While many countries have been producing postage stamps with insects of bright hues and with thoughtful scientific annotations, India Post’s efforts leave much to desire.
A civil engineer at IIT Guwahati talks about her research on lightweight concrete.
The NCR must seize the possibilities of reclaiming Badarpur as a public space by shutting down NTPC’s worst power plant in terms of meeting emissions standards.
If the UK withdraws from the Horizon 2020 programme as part of Brexit, the resulting funding decline will affect thousands of Indian scientists and engineers in the UK.
A Bengal doctor has been suspended after he wrote a Facebook post on the dengue crisis. The case is similar to another doctor in Mumbai who was ‘raided’ for identifying totally-drug-resistant TB cases.
Is it meaningful to be proud that the prize was awarded to as many women as men this year when the jury could not purposefully acknowledge that the gender gap is bad for us all?
The star-planet system is zipping towards Earth. In about 79,000 years, they will replace Proxima Centauri and Proxima b as our closest star and closest potentially habitable exoplanet, respectively.
Cell biologists like Sarkar are fascinated by Giardia, not only because it is pathogenic but also because of “the toolkit it uses to go through life”.
Surrogate parents of unrelated nestlings could forgo food while incubating eggs and foraging for chicks, and they lose weight. What makes them act in such a generous manner? Are they altruistic?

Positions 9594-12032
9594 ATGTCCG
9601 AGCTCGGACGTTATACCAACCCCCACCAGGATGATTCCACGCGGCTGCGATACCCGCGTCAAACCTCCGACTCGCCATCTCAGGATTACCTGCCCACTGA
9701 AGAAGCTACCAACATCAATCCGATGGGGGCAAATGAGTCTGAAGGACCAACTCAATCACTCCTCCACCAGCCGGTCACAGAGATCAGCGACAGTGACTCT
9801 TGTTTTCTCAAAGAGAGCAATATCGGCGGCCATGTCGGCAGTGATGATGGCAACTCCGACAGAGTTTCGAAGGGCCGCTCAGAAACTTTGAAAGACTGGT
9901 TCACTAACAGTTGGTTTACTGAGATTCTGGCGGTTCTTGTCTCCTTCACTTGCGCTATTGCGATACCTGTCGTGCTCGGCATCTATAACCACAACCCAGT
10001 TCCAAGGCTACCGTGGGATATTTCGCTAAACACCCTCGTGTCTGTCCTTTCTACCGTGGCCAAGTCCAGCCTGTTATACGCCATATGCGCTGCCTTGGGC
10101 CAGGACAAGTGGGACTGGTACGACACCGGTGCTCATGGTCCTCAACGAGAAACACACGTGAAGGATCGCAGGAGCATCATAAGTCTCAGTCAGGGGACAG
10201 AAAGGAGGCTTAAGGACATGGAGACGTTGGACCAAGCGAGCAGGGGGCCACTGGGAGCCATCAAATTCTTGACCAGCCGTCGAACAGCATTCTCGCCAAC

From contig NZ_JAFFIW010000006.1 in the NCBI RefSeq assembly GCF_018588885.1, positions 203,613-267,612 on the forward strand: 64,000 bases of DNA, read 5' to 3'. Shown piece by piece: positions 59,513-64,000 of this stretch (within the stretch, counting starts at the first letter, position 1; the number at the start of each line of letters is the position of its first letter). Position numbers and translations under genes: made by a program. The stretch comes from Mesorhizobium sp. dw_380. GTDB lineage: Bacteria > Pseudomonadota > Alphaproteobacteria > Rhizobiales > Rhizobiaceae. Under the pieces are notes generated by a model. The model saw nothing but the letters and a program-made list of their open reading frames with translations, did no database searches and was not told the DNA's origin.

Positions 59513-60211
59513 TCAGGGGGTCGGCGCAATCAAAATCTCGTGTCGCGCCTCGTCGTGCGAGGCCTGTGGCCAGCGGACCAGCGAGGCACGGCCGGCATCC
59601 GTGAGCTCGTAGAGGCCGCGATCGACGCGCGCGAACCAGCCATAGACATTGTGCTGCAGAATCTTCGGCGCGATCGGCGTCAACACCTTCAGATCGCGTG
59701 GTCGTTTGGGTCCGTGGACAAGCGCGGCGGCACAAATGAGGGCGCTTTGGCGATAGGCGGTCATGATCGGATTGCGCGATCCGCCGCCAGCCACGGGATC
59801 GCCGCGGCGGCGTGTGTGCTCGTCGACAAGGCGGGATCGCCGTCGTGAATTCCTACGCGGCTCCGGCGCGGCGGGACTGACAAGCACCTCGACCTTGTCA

At the centre of the definition of a liquid is an action: A material must be able to modify its form to fit within a container.
Fifty-eight years ago, mathematician Shrikhande, along with his mentor R.C. Bose and their collaborator E.T. Parker, proved Leonhard Euler wrong and made the headlines.
As a mutagen, aristolochic acid is more potent than ultraviolet radiation. If unaware, people could be consuming it for relieving lesser discomforts in the name of ‘chemical-free’ herbal remedies.
There is a perception that the organised scientific community has been “conspicuously” silent and that it was high time that changed and they started engaging with society.
The US and the EU, among other developed nations, have said that they are not going to allow scrutiny of whether they are on track to meet their climate-change mitigation targets.
Many psychological studies don’t hold up to scrutiny. Is it time to redefine statistical significance?
Marie Curie should not only be celebrated for her scientific achievements, but also the tenacity, persistence, strength and the humanity she espoused throughout her turbulent life.
Substance metaphysics lacks information about change, while process philosophers go beyond looking at the world as a set of static unrelated items and instead examine the processes that make up the world.
Day one of the UN climate summit outlined fault lines in climate change negotiations even as a global weather report warned that the world was on track to be warmer by 3.2º C by 2100.
It’s sweet to get results that surprise scientists, sweeter when local researchers are involved – and even sweeter to be reminded we haven’t been entirely left behind in non-theoretical particle physics research.